Privacy Advocates Slam Facebook Change

Jason Morris

facebookIn the past week Facebook finally posted its updated privacy controls and policy.  Many media outlets are reporting that these new controls do anything but protect ones privacy.  In our effort to further educate employers about using social networking sites for background screening our case is sustained further to job seekers who are worried about what someone can find.  As a screening company we are all for open information to  employers, however, in many cases the information is misleading and even fraudulent.

Privacy advocates slam Facebook change

SAN FRANCISCO (AFP) – Privacy advocates slammed revamped Facebook privacy controls on Thursday, saying the change masks a move to get members to expose more information online.

“These new privacy changes aren’t so great for privacy,” said Nicole Ozer, northern California technology and civil liberties policy director for the American Civil Liberties Union (ACLU) rights group.

“It’s great that 350 million people are being asked to think about privacy, but if what Facebook says is true about giving people more control over their information, they have a lot more work to do.”

Online rights organization Electronic Frontier Foundation (EFF) labeled aspects of Facebook’s privacy change “downright ugly.”

The world’s leading online social network fired back, saying its critics are wrong and that time will prove that Facebook is taking “a giant step forward.”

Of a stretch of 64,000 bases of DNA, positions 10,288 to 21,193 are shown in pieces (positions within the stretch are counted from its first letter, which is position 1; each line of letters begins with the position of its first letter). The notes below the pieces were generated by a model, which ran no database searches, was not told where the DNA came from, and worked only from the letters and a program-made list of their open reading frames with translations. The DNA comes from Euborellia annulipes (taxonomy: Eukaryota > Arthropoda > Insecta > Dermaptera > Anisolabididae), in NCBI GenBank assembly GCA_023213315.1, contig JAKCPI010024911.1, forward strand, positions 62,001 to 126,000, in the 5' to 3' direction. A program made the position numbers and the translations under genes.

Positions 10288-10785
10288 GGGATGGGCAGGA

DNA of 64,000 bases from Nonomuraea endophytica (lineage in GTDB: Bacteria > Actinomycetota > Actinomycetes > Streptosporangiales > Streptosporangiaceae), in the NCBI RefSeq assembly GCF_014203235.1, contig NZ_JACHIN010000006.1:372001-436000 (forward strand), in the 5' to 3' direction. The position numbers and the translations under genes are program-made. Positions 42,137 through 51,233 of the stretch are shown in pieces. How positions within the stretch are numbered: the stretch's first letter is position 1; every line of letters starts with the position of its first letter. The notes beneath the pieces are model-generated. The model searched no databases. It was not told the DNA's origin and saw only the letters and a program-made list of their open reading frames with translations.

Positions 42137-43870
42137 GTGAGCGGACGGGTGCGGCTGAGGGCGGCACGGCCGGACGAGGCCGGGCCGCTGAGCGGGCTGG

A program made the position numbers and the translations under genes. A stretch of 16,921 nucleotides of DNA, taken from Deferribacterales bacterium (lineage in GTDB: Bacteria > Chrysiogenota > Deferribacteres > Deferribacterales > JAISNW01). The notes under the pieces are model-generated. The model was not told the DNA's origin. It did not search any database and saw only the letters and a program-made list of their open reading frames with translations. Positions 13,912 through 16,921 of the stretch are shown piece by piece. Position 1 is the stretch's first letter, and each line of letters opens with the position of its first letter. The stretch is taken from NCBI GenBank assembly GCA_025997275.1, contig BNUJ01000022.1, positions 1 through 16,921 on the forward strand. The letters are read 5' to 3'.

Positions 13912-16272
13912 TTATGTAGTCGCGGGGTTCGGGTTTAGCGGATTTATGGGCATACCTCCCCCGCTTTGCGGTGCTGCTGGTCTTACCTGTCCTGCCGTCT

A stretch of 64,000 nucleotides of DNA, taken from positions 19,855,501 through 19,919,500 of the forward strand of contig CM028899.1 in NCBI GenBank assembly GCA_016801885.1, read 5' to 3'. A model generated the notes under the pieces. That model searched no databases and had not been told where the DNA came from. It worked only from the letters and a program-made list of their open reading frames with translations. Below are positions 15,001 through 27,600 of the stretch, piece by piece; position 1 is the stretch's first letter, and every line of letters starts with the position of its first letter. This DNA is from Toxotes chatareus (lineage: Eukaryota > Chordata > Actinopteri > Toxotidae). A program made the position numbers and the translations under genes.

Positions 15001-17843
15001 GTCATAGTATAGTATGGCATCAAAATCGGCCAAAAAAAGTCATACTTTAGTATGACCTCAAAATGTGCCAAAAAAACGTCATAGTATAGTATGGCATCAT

The controversy came a day after Facebook began requiring users to refine settings with a new software tool that lets them specify who gets to be privy to each piece of content uploaded to the website.

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Jason Morris

President & Chief Operating Officer at EmployeeScreenIQ
A veteran screening and risk management professional, Jason Morris founded EmployeeScreenIQ in 1999 and acts as the company’s chief operating officer and president. Morris is a frequent speaker delivering captivating, interactive discussions on background checks, global screening, recruitment and staffing. He educates audiences in best practice initiatives as they relate to organizational employment screening programs. Morris has been quoted in numerous business and industry publications including The Wall Street Journal, MSNBC.com, USA Today, New York Times, among others. He is also a licensed private investigator in the states of Ohio, Illinois, New Jersey, Texas, Arizona and Nevada.
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